"He also pleaded guilty to one count of communications fraud and one count of theft by deception involving the Martin Harris letter, better known as the White Salamander letter, and the William McLellin collection, a collection of documents Hofmann sold for hundreds of thousands of dollars but in actuality never possessed.

    "Tension and emotion flooded the courtroom as Hofmann stood to answer each of the judge's questions.

    " 'Did you intentionally and knowingly cause the death of Steve Christensen?' questioned Rigtrup.

    " 'Yes,' replied Hofmann in a soft, quiet voice.

    " 'Did you intentionally and knowing[ly] cause the death of Kathleen Sheets?' the judge intoned.

    " 'Yes,' the defendant replied.

    " 'Do you desire to enter these guilty pleas because you are in fact guilty?' the judge asked.

    " 'Yes,' Hofmann replied.

    "Hofmann made similar admissions of guilt involving the documents transactions." (Deseret News, Jan. 23, 1987)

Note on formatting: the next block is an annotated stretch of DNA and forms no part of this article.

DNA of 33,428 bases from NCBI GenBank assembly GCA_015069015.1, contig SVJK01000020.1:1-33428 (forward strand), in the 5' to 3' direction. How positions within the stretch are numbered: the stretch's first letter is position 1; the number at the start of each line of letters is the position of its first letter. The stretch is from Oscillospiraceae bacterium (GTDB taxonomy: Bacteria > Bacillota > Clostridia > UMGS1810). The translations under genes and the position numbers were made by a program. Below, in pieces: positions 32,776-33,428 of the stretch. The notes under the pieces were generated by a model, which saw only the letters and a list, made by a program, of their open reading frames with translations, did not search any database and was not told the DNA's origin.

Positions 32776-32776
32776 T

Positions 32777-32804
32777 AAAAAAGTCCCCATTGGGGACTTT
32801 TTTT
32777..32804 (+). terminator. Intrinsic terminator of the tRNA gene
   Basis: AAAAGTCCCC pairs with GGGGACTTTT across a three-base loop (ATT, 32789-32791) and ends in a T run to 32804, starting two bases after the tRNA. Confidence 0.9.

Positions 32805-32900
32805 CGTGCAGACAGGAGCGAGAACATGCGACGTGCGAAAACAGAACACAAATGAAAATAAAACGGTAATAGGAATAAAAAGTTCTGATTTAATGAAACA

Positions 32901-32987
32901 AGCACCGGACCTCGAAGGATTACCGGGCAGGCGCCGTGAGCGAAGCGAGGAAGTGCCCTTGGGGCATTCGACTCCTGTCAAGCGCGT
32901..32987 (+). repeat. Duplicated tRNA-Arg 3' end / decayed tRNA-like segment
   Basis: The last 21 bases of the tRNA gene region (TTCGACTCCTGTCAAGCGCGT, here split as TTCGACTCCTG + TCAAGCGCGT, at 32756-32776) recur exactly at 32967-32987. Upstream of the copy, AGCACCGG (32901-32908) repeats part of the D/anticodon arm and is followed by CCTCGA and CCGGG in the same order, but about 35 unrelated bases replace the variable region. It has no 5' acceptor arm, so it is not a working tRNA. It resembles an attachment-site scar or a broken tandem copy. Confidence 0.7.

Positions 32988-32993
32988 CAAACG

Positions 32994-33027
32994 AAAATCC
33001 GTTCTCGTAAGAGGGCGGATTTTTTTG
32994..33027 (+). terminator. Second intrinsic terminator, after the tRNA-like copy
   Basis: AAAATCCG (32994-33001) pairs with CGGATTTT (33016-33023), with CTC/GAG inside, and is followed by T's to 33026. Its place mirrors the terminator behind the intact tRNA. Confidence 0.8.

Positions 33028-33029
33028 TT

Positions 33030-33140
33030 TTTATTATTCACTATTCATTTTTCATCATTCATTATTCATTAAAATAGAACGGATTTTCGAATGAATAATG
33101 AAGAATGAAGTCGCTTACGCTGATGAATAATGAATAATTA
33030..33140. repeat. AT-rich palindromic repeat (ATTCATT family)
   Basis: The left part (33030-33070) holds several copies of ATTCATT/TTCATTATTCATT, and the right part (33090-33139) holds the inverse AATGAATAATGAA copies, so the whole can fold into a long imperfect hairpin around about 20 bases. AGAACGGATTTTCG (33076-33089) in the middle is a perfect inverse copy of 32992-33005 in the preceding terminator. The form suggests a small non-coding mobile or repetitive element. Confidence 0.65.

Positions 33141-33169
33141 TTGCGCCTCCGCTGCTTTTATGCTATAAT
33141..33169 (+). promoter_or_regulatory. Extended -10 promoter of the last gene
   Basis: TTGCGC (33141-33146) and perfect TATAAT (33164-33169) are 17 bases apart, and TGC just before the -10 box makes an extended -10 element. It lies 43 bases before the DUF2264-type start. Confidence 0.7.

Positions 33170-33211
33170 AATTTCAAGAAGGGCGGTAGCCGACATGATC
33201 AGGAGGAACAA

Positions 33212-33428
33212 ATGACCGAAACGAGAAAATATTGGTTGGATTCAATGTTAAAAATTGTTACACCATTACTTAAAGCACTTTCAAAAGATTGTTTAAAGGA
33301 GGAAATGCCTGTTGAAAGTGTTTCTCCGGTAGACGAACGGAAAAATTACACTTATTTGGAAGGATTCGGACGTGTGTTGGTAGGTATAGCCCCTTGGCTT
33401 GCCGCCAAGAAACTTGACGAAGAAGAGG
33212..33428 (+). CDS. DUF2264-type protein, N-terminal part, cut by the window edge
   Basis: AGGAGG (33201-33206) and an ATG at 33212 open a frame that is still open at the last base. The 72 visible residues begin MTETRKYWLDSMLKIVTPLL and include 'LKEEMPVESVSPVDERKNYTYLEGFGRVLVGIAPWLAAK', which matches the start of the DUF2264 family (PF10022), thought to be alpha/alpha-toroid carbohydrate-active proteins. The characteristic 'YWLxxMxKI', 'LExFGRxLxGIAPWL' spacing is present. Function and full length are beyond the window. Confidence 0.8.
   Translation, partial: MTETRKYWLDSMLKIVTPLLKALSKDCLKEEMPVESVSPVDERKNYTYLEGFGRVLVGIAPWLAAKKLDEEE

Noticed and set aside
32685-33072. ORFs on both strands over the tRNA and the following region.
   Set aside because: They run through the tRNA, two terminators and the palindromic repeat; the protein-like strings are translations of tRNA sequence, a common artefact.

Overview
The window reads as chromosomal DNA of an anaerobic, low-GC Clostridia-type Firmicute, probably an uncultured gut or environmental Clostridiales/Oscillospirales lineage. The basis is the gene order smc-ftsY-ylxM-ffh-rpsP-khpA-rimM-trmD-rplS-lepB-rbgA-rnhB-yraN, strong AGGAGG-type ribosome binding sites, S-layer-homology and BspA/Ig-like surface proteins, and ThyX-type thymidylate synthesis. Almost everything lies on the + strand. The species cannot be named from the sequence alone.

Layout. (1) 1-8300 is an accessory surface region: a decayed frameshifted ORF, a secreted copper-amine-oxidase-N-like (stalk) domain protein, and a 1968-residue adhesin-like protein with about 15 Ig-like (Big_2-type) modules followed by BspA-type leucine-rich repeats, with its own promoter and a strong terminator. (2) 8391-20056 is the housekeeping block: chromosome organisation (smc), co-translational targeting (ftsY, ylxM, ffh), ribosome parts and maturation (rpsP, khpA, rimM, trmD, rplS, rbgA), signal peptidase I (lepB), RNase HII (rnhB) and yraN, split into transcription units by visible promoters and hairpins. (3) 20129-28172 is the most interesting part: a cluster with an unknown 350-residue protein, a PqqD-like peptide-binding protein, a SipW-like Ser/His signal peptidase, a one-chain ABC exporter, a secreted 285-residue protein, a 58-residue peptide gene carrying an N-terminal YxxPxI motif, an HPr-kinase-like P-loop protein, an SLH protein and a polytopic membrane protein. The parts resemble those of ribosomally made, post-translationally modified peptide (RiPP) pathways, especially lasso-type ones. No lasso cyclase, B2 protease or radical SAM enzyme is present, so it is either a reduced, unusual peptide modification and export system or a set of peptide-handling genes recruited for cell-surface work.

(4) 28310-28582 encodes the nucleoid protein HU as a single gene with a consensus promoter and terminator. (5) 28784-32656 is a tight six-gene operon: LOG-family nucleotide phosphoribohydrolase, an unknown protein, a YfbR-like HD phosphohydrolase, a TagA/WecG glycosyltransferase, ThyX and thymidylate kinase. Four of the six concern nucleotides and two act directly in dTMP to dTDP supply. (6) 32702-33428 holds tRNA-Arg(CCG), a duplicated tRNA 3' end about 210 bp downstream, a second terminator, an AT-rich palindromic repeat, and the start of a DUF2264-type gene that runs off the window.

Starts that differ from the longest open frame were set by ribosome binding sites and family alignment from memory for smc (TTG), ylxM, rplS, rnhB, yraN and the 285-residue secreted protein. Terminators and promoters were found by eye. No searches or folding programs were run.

Judge Rigtrup sentenced Mark Hofmann to one prison term of 5 years to life and three other prison terms of 1-to-15 years for his role in the bombing deaths of two people and the forgeries and frauds that led to those murders." (Ibid.) The judge pointed out the "indiscriminate nature" of the murders. (Mrs. Sheets was killed instead of her husband and a woman in the Judge Building almost picked up the "booby-trapped shrapnel bomb" which killed Steven Christensen.) Rigtrup then said to Mr. Hofmann: "...I will recommend that you spend the rest of your natural life at the Utah State Prison." (Salt Lake Tribune, Jan. 24, 1987) After the hearing Mark Hofmann was handcuffed and transported to prison.